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September

2016

Eating Healthy On The Road

CULTURE, France

eating healthy on the road

Bonjour, friends. I have food on my mind, ALL THE TIME! And no, I’m not pregnant. It’s no secret that the food in Costa Rica and Ecuador did not appeal to me, except when we ate at our friends’ house. A special shout out to all of our friends in Ecuador who cooked for us, yum, now that was good. Eating healthy on the road has not always proven successful for us. On most days I try to eat healthy, exercise and keep my sugar intake in check, but we have had some eating habit changes since becoming a slow travel family.

How you ask…

Organic: Standards vary worldwide; however, organic farming in general, features practices that strive to foster cycling of resources, promote ecological balance, and conserve biodiversity. Organizations regulating organic products may choose to restrict the use of certain pesticides and fertilizers in farming (wikipedia).

Then: We were pretty much a 90-95% organic family. In the US we had organic options at our fingertips. I miss it. When we lived in Cambridge, Massachusetts we had three chains that carried a large selection of organic products within walking distance. It was easy to eat organic. It did cost a little more, but we felt the expense was worth it. Avalon and Largo have been fed primarily organic from the moment I found out I was carrying them. Before that Will and I ate approximately 70% organic.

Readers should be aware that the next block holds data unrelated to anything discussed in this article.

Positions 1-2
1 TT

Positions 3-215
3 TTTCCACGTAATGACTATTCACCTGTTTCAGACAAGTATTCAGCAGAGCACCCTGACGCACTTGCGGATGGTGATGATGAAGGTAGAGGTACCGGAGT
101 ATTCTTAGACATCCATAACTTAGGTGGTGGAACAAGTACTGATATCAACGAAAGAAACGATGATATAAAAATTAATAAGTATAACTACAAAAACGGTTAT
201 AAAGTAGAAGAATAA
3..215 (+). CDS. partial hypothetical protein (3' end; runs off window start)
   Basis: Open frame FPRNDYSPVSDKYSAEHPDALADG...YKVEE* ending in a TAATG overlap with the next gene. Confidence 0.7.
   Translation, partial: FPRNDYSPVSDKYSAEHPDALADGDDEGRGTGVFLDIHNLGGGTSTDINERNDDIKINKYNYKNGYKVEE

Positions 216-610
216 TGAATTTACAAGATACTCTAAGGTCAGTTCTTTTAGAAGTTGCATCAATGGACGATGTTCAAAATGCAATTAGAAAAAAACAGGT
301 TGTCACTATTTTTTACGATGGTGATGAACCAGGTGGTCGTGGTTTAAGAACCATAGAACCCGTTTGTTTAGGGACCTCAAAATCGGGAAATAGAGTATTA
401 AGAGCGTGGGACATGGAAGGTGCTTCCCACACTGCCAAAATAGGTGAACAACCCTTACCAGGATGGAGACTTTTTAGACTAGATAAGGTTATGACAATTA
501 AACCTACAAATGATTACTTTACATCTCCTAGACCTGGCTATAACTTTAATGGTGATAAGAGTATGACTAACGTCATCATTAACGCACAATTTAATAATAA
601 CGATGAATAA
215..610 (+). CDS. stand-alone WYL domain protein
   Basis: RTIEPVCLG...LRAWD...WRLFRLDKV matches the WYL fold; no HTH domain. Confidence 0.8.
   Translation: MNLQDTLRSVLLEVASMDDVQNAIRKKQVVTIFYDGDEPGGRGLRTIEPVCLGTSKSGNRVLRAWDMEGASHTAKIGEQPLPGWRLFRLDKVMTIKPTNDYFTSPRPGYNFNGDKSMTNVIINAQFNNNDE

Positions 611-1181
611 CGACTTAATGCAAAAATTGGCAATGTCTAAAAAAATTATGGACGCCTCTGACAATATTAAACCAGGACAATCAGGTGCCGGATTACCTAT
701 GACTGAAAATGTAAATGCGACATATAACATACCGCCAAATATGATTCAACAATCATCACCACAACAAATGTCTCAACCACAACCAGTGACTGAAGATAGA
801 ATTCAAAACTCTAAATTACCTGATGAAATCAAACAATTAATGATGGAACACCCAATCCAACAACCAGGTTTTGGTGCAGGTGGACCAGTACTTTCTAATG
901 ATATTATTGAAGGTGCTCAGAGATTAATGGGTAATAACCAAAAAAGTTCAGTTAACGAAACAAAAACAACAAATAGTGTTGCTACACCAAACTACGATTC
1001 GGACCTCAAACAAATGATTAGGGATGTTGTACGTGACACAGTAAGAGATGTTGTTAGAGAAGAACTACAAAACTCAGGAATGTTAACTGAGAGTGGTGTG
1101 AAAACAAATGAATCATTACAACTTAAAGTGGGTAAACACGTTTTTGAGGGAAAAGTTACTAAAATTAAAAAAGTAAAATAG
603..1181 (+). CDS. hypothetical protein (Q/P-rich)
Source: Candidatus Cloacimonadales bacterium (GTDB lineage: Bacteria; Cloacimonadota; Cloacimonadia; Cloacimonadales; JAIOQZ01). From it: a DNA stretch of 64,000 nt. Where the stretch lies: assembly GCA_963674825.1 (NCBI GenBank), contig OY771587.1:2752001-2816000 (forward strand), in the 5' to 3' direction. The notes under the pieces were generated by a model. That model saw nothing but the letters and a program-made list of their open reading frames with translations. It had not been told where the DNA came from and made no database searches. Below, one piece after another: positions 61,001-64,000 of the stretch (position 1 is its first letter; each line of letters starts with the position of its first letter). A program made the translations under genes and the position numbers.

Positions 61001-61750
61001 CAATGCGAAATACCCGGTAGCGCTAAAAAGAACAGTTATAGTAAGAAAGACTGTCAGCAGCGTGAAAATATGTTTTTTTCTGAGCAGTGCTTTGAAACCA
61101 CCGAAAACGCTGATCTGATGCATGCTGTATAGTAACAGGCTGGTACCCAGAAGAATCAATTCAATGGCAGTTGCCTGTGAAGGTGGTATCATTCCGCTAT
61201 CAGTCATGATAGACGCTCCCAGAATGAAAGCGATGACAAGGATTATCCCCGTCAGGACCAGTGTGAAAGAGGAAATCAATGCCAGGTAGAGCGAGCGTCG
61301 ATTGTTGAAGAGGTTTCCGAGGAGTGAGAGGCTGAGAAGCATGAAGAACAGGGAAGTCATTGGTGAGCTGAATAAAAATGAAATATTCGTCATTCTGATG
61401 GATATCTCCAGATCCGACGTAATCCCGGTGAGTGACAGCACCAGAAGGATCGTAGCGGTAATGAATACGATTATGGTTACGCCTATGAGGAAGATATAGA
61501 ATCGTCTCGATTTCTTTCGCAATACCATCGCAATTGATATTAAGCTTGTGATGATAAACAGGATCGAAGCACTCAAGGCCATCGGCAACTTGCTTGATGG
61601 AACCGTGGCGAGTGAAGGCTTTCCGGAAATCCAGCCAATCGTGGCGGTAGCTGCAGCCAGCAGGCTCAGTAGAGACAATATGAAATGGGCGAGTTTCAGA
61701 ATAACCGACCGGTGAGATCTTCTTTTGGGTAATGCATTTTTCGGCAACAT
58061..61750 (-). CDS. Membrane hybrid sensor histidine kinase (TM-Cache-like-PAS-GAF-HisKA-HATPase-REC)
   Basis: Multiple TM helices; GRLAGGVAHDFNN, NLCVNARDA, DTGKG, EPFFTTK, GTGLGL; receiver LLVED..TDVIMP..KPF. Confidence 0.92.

Now: So far it has not been easy to find organic products. And if we do find them they are often partially organic depending on the country regulations for organic classification. In Costa Rica, we visited an organic market every Saturday morning. The products were sold directly from the farmer and they had to go through an organic certification. In Ecuador organic was something that was just starting to make an appearance. We were lucky to have a very small organic store about a 10 minute walk from us. However, the choices were limited, you had to arrive on delivery day (Tuesday) or you were out of luck and the abundance was unpredictable. In France, we apparently have an organic market here, but it is far from the city center and we really need a car to get to it, which we don’t have. We have not given up on organic here, but we need to figure some things out to commit to this every weekend.

Free Range: Denotes a method of farming husbandry where the animals, for at least part of the day, can roam freely outdoors, rather than being confined in an enclosure for 24 hours each day (wikipedia).

Then: In the US we ate as free range as possible. Again, we were lucky enough to a very extensive selection of free range options at Whole Foods just down the street. It was not hard to eat free range.

Now: I have not heard this word used in Costa Rica, Ecuador or France. I am not doubting that it exists here in France, but with my language disabilities, it’s hard to communicate what I am looking for. What I do know is that it is not common practice and readily available in our town. I am suspecting I would have to form an alliance with a local farmer in order to get products that meet these criteria. Again, a car would be necessary.

Preservatives: A substance or a chemical that is added to products such as food, beverages, pharmaceutical drugs, paints, biological samples, cosmetics, wood, and many other products to prevent decomposition by microbial growth or by undesirable chemical changes (wikipedia).